knows of no evidence that marijuana is a dangerous drug"
and warned that a prohibition "loses sight of the fact
that future investigation may show that there are
substantial medical uses for Cannabis."
* Cannabis is removed from the
U.S. Pharmacopoeia and its medicinal use is no longer
recognized in America in 1941.
* In 1957, hemp is banned in the
U.S. due to misconceptions around different types of
* The Controlled Substances Act of
1970 recognizes hemp as marijuana.
* In 1971, the first evidence is
found suggesting that marijuana may help glaucoma
* Nabilone, a cannabinoid-based
medication, appears in 1975.
* California, the first state to
ban marijuana use, became the first state to re-legalize
medical marijuana in 1996.
* Cannabis is added to The U.S.
* Abraham Lincoln uses hemp seed
oil to fuel his household lamps.
* French, Irish, and British
physicians publish cannabis research in medical
* CBN, a cannabinoid is identified
* In 1895, American chemists
isolate what they think is the active component in
* American farmers are required by
law to grow hemp in Virginia and other colonies.
* The Declaration of Independence
is drafted on hemp paper.
* Medical marijuana appears in The
New England Dispensatory.
Legality of Hemp
The Agricultural Act of 2014
(2014 Farm Bill) changed the legal status of hemp in the
United States. Section 7606 of that bill conveyed the
ability to grow, cultivate, process, and market hemp to
state Departments of Agriculture and institutions of
higher learning as long as research projects in
accordance with state and federal law were conducted. In
order to be federally legal, hemp must be industrial.
The Kentucky Department of Agriculture is the authority
on whether or not something is true industrial hemp, and
as such, we comply with their testing.
Passage of the 2014 Farm Bill
opened a small path to accessing this American-grown
superfood, but it wasn't until issuance of a Statement
of Principles by the USDA (co-signed by the DOJ/DEA and
HHS/FDA) in August, 2016, that federal agencies had a
legal basis for the broad acceptance of industrial hemp.
Most of the legal questions regarding the movement of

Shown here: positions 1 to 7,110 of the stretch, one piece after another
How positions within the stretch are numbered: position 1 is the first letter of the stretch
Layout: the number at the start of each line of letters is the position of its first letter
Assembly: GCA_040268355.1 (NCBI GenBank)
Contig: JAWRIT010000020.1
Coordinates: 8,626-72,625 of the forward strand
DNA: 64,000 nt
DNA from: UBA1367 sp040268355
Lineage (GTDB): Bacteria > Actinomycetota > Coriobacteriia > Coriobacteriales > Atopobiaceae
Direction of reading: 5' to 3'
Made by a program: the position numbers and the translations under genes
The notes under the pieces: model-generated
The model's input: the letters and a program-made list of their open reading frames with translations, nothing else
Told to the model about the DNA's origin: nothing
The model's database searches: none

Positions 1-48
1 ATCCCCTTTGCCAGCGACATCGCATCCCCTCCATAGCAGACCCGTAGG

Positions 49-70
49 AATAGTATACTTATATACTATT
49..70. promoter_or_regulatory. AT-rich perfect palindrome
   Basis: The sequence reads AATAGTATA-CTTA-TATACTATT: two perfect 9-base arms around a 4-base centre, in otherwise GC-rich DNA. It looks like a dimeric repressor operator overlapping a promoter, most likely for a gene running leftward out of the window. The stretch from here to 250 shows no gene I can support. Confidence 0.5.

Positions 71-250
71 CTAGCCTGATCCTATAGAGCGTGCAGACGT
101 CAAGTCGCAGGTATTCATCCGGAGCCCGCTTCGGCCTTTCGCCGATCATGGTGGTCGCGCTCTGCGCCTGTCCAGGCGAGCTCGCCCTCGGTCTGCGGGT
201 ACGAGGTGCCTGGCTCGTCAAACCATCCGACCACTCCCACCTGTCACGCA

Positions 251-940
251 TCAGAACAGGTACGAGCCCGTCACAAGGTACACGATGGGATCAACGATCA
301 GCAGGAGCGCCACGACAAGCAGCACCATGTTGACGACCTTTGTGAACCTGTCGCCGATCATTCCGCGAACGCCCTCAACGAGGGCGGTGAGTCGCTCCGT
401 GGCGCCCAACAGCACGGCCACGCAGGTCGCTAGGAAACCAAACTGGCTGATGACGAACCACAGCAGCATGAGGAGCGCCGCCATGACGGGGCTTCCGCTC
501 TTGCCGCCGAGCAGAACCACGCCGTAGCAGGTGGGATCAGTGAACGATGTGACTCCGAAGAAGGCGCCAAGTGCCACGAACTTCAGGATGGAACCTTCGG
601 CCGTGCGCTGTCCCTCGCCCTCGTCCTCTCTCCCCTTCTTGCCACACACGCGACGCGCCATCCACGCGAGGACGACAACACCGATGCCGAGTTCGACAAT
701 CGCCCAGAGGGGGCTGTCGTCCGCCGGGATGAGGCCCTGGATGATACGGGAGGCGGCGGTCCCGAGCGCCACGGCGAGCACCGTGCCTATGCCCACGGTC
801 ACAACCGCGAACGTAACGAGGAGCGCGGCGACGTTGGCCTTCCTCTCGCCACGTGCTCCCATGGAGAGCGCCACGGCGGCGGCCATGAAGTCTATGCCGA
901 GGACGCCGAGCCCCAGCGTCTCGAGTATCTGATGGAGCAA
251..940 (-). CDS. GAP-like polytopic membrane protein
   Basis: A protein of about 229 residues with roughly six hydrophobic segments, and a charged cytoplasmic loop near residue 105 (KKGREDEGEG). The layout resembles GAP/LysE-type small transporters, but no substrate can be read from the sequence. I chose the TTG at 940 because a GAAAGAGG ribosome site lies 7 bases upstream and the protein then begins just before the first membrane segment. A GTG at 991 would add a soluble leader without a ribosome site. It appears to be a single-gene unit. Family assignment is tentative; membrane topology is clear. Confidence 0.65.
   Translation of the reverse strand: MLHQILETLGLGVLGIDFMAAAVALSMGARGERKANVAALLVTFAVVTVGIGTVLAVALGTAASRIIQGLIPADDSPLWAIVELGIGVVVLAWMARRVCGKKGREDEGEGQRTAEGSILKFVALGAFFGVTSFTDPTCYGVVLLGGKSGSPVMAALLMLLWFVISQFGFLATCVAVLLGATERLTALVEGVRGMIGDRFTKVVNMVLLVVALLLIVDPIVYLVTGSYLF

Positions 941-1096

industrial hemp and hemp-derived products over state and
international lines were removed by recent
Stemming from its long history
as the dominant American supplier of industrial hemp
products, Kentucky's leadership in hemp reform has
ensured that Kentucky's farmers and processors are in
the vanguard of this re-emerging agricultural commodity.
In a jurisdiction famous for its farmers and its hemp,
Kentucky-grown industrial hemp enjoys the clarity of
rules designed to regulate the agricultural production
of a re-purposed crop.
Every human possesses this
advanced physiological system that is already making
cannabinoid-like structures that foster cellular balance
throughout nearly every biological system in the body.
Research seems to indicate that the ECS might function
more properly and efficiently through the introduction
of hemp-derived cannabinoids like CBD.
The endocannabinoid system is
perhaps the most important system involvedin
establishing and maintaining human health. The ECS is
involved in regulating a variety of physiological and
cognitive processes including fertility, appetite,
pain-sensation, mood, and memory. With its complex
actions in our immune system, nervous system, and all of
the body's organs, the endocannabinoid system is
literally a bridge between the body and mind. By
understanding this styem, we begin to see a mechanism
that explains how states of consciousness can promote
health or disease.
Found on the surface of your
cells, cannabinoid receptors are present throughout the
body and "listen" to the environment around each cell.
Information on current conditions is transmitted to the
cells by cannabinoid receptors, and therefore they
jump-start the proper cellular response if necessary.
Properly functioning receptors create homeostasis in the
body's cells to keep you healthy and operating at your
peak. The most-studied receptors are CB1, found mainly
in the nervous system, and CB2, which occur in organs
like the stomach, heart, and liver.
Present in all humans, vertebrates,
and many invertebrates
* Consists of CB1 & CB2 receptors
* Receptors exist throughout the
body in the brain, digestive system, lymphatic system,
nervous system, etc.
*Taught in only 13% of medical,
nursing & pharmacy programs
* Responsible for homeostasis;
regulation of breath, inflammation, immune response,
mood, pain, GI motility, neuroprotection, hormone
balance, circadian rhythms, blood pressure, tumor
surveillance, and reproduction.
* Can be activated by exercise,
e.g. "runner's high", or during osteopathic manipulation